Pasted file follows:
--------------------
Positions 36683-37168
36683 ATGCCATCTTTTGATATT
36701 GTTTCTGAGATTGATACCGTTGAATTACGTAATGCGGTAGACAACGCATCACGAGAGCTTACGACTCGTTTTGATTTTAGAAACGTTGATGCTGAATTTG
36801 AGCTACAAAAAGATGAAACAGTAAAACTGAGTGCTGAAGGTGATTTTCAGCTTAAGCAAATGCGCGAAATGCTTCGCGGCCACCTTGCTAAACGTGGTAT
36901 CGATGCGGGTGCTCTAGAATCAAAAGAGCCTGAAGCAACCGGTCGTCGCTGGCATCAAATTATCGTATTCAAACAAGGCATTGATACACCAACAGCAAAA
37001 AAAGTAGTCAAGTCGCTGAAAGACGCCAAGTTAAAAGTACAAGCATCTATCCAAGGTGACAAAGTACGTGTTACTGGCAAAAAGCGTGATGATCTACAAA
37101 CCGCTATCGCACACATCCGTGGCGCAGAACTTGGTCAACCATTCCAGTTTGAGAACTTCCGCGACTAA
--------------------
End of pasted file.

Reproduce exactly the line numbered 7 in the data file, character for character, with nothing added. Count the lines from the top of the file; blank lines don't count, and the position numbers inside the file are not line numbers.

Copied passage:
37101 CCGCTATCGCACACATCCGTGGCGCAGAACTTGGTCAACCATTCCAGTTTGAGAACTTCCGCGACTAA